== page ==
DOD creates cybercrimes position

The Defense Department has created a senior executive service position to oversee its computer forensics laboratory and investigator training program.

The 30-day Office of Personnel and Management notice for an executive director of the Defense Cybercrimes Center will come out within a week, said Brig. Gen. Francis Taylor, commanding general of the Air Force Office of Special Investigations.

In supervising as many as 80 employees and a $12.5 million budget, the director will lay out a long-term strategy for the center, including how to best serve nearly 3,800 DOD law enforcement special agents who take courses with the Department of Defense Computer Investigations Training Program and send materials to the Air Force's forensics lab for examination, he said.

In addition to some technical expertise, the candidate should have "proven management and leadership ability in programs of national importance," Taylor said. And having DOD or law enforcement experience is important but not required.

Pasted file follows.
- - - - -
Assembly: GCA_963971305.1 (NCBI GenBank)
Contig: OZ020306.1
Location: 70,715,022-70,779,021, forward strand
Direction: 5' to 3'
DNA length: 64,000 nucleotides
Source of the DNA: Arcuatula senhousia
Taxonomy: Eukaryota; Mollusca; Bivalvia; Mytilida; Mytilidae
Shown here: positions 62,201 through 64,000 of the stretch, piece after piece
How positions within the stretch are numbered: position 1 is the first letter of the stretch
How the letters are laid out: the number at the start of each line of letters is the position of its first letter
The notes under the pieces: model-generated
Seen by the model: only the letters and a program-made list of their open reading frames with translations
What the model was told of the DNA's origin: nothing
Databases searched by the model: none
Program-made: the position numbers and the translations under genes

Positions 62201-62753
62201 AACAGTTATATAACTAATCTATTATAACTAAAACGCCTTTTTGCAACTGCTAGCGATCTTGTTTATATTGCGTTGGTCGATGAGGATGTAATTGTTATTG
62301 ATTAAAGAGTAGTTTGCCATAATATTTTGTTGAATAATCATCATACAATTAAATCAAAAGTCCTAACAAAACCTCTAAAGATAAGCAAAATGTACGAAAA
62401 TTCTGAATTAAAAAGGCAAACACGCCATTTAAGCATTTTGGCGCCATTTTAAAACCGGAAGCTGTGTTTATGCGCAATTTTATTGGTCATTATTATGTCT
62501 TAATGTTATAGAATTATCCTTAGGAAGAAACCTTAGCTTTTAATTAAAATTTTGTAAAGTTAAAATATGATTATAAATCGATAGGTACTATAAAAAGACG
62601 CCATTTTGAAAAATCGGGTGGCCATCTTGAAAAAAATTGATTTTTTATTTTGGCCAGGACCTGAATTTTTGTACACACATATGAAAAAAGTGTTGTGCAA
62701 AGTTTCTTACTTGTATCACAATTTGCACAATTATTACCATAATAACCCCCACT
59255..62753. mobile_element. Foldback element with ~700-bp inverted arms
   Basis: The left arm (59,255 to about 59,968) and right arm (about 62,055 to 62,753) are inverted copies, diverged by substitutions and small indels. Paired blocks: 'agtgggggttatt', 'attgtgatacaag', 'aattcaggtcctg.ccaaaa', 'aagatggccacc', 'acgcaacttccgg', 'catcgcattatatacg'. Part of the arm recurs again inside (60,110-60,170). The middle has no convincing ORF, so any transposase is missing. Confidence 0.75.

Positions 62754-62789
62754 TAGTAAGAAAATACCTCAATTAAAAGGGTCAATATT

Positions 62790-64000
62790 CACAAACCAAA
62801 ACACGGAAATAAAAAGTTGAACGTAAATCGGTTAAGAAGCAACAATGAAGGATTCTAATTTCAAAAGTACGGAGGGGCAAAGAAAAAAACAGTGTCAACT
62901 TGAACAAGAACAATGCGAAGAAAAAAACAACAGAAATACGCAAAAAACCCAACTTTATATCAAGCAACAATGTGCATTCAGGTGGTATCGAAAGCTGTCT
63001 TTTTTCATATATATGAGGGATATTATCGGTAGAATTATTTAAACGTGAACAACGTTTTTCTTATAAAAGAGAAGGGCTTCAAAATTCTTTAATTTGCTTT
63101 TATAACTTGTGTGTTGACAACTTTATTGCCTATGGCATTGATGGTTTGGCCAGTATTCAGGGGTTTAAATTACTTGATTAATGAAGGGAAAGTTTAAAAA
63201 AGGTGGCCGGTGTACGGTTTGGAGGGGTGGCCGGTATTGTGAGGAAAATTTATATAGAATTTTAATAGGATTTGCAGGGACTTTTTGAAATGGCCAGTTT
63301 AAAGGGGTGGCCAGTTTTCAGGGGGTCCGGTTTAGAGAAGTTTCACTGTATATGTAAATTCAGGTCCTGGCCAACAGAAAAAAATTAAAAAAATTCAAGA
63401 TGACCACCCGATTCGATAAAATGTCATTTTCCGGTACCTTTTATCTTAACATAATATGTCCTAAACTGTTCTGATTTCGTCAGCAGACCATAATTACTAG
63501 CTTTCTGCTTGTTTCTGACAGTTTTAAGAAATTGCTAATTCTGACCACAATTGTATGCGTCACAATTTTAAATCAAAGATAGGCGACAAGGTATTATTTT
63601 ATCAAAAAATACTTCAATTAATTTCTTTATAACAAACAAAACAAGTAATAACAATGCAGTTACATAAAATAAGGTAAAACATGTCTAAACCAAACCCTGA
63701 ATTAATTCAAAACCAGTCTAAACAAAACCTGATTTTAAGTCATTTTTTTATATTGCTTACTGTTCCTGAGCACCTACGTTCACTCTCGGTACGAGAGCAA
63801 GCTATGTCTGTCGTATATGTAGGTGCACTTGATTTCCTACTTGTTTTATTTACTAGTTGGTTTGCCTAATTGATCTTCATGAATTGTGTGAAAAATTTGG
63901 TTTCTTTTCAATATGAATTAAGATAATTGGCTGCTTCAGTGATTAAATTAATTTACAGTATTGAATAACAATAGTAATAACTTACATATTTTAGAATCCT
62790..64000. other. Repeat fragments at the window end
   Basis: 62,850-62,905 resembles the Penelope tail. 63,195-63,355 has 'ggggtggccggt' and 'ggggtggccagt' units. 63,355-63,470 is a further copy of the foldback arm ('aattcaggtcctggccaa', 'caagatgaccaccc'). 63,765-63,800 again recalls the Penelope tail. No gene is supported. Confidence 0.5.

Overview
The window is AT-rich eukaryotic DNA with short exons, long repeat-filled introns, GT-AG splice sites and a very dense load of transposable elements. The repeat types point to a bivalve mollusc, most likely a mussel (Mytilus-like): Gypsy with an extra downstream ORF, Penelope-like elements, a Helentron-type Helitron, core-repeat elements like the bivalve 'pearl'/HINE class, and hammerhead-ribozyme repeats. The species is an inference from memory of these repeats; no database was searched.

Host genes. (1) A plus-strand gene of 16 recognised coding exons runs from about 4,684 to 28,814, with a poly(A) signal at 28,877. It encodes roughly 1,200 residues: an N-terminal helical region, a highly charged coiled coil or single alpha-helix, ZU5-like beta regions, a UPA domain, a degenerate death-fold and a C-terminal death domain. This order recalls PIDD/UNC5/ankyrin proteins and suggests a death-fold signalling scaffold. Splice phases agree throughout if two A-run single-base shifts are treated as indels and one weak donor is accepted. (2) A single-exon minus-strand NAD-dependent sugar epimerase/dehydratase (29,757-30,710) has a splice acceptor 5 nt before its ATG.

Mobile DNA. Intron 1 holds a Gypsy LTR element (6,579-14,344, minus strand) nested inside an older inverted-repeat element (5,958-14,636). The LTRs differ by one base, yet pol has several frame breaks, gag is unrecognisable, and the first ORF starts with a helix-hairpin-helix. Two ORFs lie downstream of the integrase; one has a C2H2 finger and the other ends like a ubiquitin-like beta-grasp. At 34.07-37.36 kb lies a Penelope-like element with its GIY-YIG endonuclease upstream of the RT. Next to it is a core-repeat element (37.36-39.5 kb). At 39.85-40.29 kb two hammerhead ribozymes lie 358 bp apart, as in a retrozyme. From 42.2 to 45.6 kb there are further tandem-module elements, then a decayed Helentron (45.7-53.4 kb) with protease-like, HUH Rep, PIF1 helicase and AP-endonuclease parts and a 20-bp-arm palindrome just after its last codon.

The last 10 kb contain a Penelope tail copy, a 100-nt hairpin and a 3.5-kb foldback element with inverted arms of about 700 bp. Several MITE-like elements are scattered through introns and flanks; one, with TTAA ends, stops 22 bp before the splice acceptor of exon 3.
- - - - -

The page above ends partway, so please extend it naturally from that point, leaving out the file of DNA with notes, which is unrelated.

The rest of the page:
Taylor, who is retiring July 1, is turning over his command to Air Force Brig. Gen. (Select) Leonard Patterson May 11, so the new director will report to Patterson.

"We want to cast our net wider in government, rather than just Defense," Taylor said regarding the hiring of a director, as well as the center's work in government. He would like the director to turn the forensics laboratory and training program into an institute that would serve as a resource for academics, private industry and graduate students.

"No one's ahead in this business if everyone else is falling behind," Taylor said of computer crime. President Clinton's May 1998 Presidential Decision Directive 63 called on federal agencies to work with private industry and academia to implement critical infrastructure protection plans for physical and electronic systems.

DCITP, which began in 1998, has trained nearly 1,500 DOD law enforcement special agents. The Defense Cybercrimes Center director can help DCITP implement distance — learning technology so that the nearly 3,800 special agents can take the classes, which last from two days to six weeks, Taylor said.

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